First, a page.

Image: Walt Disney Animation
The animated film gets to the heart of the Colombian experience that many might overlook
If the questions I repeatedly answered on first dates while living in Los Angeles were any indication, Americans tend to think of Colombia as a violent, drug-ridden failed state, half-slum and half-jungle, which also happens to be the source of their coffee and Sofía Vergara. But who can blame them? They mostly learned about Colombia from movies and television, and there isn’t much room for nuance in the exoticism of 1984’s Romancing the Stone, the cartel violence of Netflix’s Narcos series, or Gloria’s humorous otherness in ABC’s sitcom Modern Family.
So when Disney announced Encanto, a new animated feature that takes place in my home country of Colombia, it was admittedly exciting and validating.
This excitement had its caveats. Disney has a complicated history of depicting non-European cultures. Even beyond the clear cases of “This film was made in a different era,” such as the portrayal of Native-Americans in 1953’s Peter Pan or the softened racism of 1995’s Pocahontas, Disney creators still struggle with clichéd depictions of people of color, which understandably come under endless scrutiny in today’s more race-conscious environment.
Disney’s first Black protagonist, The Princess and the Frog’s Tiana, was introduced in 2009. While she herself has become a popular figure, her movie took immediate flak for its handling of race. A few years later, Moana was generally well-received, but suffered its own criticisms from Pacific Islander communities. Still, it marked a clear turning point in the way the studio handled its non-white characters and settings. Moana found its heart in the amalgam of cultures it was portraying. Its nods to Polynesian culture aren’t just set-dressing, they’re key components of her story and its themes.
Enter Encanto, which isn’t just set in a pastiche of similar cultures, like Disney’s Latine-inspired show Elena of Avalor. Encanto writer-directors Jared Bush, Byron Howard, and Charise Castro Smith wanted to explicitly set their story in the very real country of Colombia. Their company’s recent track record of representation was certainly a good sign, but Hollywood’s history of portraying Colombia was reason enough for doubts. These concerns all found a place amid the collective Colombian excitement as Encanto’s opening night approached, but for me, at least, they disappeared a few minutes into the movie’s prologue. Once we learn that the central family, the Madrigals, like millions of real Colombians, have been displaced from their home by that abstract, omnipresent force we tend to simply call The Violence, it seemed evident that Bush, Howard, and Smith weren’t just coming from a place of understanding, it was also a place of love.
Image: Walt Disney Animation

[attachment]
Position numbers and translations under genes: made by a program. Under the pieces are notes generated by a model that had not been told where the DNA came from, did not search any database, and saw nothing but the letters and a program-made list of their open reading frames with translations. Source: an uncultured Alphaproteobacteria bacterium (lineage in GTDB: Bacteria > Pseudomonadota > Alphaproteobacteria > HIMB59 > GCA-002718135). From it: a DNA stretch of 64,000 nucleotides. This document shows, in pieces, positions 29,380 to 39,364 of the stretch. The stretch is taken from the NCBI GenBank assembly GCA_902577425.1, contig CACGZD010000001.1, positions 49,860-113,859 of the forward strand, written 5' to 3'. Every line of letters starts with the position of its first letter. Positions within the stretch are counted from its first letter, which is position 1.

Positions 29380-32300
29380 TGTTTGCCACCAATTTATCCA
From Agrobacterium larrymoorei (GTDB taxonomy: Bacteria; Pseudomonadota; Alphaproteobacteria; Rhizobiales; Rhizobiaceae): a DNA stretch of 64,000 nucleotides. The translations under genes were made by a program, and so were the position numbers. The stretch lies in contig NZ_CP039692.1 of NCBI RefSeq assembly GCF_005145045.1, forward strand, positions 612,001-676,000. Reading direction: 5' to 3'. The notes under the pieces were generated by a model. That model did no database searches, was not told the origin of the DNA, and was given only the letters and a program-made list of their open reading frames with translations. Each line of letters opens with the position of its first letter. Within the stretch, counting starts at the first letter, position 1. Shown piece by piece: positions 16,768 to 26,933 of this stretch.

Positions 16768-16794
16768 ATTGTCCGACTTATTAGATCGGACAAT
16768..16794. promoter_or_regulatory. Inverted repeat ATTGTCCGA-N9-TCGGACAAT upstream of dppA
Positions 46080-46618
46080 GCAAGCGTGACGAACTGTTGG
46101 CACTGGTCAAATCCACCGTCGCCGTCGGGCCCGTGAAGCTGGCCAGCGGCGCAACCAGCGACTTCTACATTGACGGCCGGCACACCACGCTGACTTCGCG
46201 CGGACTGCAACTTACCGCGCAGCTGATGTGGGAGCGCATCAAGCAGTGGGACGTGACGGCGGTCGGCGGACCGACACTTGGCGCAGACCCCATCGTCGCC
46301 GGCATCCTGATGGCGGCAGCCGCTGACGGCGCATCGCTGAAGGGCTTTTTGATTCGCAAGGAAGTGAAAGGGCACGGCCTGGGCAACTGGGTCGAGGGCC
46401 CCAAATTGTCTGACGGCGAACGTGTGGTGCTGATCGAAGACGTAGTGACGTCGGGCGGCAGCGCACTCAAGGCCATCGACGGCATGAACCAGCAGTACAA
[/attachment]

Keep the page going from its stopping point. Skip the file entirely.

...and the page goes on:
Encanto tells the story of Mirabel Madrigal, who was born into a magical family where everyone has a special gift except her. One of her sisters is super-strong, another can produce flowers out of nowhere, her mom can cure any ailment with her food, and so forth. But Mirabel was never given a special gift, and her lack of powers is a regular source of tension between her and her Abuela.
These gifts aren’t innate. They are given to the family by a magical candle the Madrigals call “our miracle,” a force that saved Abuela and her three kids when she was young when they were forced to flee their hometown. As The Violence caught up with them, killing their Abuelo, the candle gave the surviving Madrigals a home: a magical house that became a source of refuge, comfort, and the subsequent generations’ special gifts.
The movie follows Mirabel as she sees that the house, their Casita, is starting to crack at the foundations, which her Abuela adamantly denies in an effort to maintain order. It’s up to Mirabel, the least special Madrigal, to find out what’s endangering their miracle and to protect the home that has protected her family all these years.
That quest to save her beloved house makes Encanto not just a story set in Colombia, but about Colombia as well. There’s nothing more Colombian than the desire to find a home in an inherently broken country.
Colombia’s problems are so intrinsic that being aware of them from birth almost seems necessary to feel Colombian at all. The genocidal conquest by Spain, as well as the subsequent decade-long independence process, set the stage for a very messy 200 years of history. Nine civil wars between liberals and conservatives during the 19th century resulted in an unsolvable national schism where the only overlap between the two sides was the exploitation and dismissal of a mostly racialized rural underclass. Class tensions steadily grew until the global advent of Communism gave birth to leftist guerrilla warfare, spawning fascist militias across the country in response. In this armed conflict, both sides eventually gave up ideology in favor of the blood-stained profits of drug trafficking.